Study: Sucking On Your Baby's Pacifier May Offer An Unexpected Health Benefit

When it comes to parenting, it seems everyone takes a different approach to shielding their little ones from germs. When you're a nervous first-time mom, sterilizing everything might be your go-to, but as time progresses, "cleaning" the pacifier your baby just dropped for what seems to be millionth time might come to simply come to involve popping it in your mouth for a quick rinse. Obviously that's not exactly the best way to get it germ-free, but a recent study has found that, actually, sucking on your baby's pacifier could protect your child from developing allergies, and it's more evidence to suggest that, when it comes to young kids, a little dirt might do them some good.

Dr. Eliane Abou-Jaoude, an allergy fellow with the Henry Ford Health System in Detroit, told CNN that the microbes babies are exposed to as infants affect the way their immune systems develop. And while parents obviously want to keep their children safe from potentially harmful germs, the bacteria present in mothers' saliva appears like it could actually offer some benefits, the research found, as Fox News reported.

In the study, which looked at allergies and pacifier use, researchers found that babies whose mothers reported using their own mouths to clean their children's binkies actually had lower levels of IgE antibodies, CNN reported. And since allergies are linked to high levels of IgE antibodies, it could mean they're at a lower risk.

At the same time, there were some definite weak spots in the research. For one, the sample size was very small, and the findings — which have not yet been peer-reviewed — also can't quite suggest a cause-and-effect relationship, according to CNN. So while Abou-Jaoude isn't necessarily recommending that all parents start sucking on their kids' pacifiers, the findings do at least appear to build upon the already-existing research into the role exposure to microbes plays in the development of allergies.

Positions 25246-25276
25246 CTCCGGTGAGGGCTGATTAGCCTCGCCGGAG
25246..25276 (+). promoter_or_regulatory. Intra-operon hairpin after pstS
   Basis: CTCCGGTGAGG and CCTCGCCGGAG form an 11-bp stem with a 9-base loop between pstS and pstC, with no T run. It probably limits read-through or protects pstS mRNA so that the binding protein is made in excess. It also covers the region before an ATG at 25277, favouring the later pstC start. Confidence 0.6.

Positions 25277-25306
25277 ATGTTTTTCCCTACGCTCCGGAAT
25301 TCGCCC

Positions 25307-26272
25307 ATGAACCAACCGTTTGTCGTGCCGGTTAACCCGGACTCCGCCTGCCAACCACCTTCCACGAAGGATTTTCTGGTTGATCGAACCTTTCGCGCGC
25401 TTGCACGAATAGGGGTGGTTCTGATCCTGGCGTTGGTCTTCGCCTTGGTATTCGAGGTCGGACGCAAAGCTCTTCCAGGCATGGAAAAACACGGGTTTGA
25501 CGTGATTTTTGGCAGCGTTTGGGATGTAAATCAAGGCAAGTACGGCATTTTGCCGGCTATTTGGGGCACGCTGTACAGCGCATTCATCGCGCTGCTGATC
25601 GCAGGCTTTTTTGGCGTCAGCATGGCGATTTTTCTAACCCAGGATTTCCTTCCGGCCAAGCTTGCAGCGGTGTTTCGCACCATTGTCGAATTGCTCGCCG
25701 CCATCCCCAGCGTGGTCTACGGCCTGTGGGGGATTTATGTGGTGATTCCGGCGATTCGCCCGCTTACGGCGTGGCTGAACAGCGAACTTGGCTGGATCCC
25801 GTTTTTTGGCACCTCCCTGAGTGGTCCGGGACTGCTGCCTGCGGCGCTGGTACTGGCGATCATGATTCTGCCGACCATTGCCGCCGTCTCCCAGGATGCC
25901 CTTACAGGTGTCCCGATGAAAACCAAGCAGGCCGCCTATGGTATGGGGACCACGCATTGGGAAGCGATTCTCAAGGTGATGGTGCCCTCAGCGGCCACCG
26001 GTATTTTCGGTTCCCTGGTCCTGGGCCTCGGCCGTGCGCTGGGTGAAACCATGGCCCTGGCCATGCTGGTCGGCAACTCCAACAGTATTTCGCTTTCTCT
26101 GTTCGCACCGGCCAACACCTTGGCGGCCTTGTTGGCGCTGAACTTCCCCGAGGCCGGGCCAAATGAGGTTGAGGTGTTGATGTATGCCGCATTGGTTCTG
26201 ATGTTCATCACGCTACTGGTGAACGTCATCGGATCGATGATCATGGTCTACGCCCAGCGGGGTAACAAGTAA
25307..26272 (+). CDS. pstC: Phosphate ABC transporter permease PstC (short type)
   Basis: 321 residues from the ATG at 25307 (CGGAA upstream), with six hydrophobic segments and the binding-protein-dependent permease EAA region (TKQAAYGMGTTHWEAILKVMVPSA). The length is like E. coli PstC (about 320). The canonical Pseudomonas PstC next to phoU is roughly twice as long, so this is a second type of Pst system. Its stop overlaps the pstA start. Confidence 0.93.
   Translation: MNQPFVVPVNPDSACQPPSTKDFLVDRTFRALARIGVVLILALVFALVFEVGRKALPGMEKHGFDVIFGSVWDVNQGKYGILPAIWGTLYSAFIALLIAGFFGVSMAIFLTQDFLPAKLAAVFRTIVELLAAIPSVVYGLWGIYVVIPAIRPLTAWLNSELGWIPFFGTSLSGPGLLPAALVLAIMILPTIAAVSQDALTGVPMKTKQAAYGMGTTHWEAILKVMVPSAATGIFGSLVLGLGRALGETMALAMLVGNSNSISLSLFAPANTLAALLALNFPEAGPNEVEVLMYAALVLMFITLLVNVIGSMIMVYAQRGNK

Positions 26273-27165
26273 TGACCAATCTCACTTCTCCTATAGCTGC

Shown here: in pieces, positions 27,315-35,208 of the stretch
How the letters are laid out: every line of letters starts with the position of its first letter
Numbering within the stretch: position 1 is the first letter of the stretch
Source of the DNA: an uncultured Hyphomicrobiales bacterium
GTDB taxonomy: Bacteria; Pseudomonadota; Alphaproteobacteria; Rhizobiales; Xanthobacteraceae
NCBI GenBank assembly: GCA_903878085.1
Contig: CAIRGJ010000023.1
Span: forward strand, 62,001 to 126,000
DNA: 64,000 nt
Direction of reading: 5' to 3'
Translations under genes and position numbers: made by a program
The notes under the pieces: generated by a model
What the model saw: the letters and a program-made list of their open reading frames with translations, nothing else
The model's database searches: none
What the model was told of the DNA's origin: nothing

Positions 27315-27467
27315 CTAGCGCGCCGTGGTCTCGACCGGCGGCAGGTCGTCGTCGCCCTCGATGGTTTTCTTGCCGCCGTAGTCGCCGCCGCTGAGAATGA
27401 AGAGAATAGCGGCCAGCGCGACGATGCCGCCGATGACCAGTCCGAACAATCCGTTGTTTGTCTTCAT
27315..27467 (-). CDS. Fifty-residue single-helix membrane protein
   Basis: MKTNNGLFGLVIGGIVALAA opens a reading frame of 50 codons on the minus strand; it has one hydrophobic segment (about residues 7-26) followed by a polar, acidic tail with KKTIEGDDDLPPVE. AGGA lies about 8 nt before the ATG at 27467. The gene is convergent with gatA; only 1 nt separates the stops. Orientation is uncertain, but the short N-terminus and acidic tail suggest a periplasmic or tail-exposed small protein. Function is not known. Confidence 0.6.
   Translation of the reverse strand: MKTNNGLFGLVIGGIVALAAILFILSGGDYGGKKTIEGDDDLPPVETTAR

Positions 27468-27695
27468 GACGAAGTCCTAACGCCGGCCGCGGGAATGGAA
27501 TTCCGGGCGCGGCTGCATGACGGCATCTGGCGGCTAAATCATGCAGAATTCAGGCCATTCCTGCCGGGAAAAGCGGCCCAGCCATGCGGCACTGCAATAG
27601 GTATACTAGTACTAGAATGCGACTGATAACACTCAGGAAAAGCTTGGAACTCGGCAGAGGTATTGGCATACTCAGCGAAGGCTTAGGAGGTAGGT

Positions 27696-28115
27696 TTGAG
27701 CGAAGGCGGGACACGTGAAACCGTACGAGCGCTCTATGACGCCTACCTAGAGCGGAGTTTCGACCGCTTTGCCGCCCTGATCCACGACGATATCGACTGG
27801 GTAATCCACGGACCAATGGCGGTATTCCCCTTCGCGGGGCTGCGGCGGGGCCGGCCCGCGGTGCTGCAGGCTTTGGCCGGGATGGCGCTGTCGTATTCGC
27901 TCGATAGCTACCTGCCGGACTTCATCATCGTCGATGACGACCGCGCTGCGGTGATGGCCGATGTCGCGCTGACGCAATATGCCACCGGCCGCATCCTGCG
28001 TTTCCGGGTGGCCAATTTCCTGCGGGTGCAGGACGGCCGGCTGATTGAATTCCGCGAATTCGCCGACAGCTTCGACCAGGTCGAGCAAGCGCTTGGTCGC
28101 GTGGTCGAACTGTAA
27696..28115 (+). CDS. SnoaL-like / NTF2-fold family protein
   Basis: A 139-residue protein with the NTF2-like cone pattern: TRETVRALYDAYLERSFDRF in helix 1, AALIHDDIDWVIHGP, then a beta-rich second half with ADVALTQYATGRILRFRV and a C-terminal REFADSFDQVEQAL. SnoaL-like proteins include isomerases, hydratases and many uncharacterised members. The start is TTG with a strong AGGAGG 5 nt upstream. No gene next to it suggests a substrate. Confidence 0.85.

A long-term study of children in New Zealand in 2016, for example, found that while parents often try to discourage habits like thumb-sucking or nail-biting, kids who had developed one of the habits actually had lower rates of allergies at age 13 than those who hadn't, according to The Washington Post. What's more? The children who sucked their thumbs and bit their nails had the lowest risk of all — and when the participants were tested again at age 32, the results appeared to be consistent with earlier findings.

As the mother of a thumb-sucking daughter, I will admit that, most of the time, all I can imagine when she pops her thumb in her mouth is yet another cold or runny nose that seems to now be a regular part of life with kids. But what the research appears to be showing is that the microbe exposure that sometimes might turn into an illness may also be helping to bolster her immune system in other ways — and, well, that's pretty reassuring.

In fact, experts are beginning to think that our propensity for cleanliness may be part of why allergies are becoming such an issue in the first place. Dr. Scott Sicherer, director at the Jaffe Food Allergy Institute at Mount Sinai Hospital in New York, told CNBC that one theory behind the rise in allergies is that children's immune systems just aren't being exposed to the same amount of germs as in the past, and that it could be why more children are having immune responses to foods that should otherwise be OK, like peanuts, eggs, and dairy.

The rise in the number number of children experiencing potentially life-threatening allergies is one reason why the National Institutes of Health has begun recommending that parents begin introducing peanut-containing foods to infants as "early as 4 to 6 months." Though previous wisdom was that delaying exposure to potential allergens would be protective, it's now thought that the opposite might be true — the earlier a child's immune system is exposed to peanuts, the less likely they may be to develop a deadly allergy.

Unfortunately, it's still far too early to definitively say if semi-icky things like sucking on your kid's pacifier or letting them bite their nails could offer a valuable immune system boost, but at the very least, it no longer seems like an outlandish idea. And given how much work parenting a young child already is, it's a relief, at least, to consider that it's probably just fine if you're not always on top of your cleanliness game.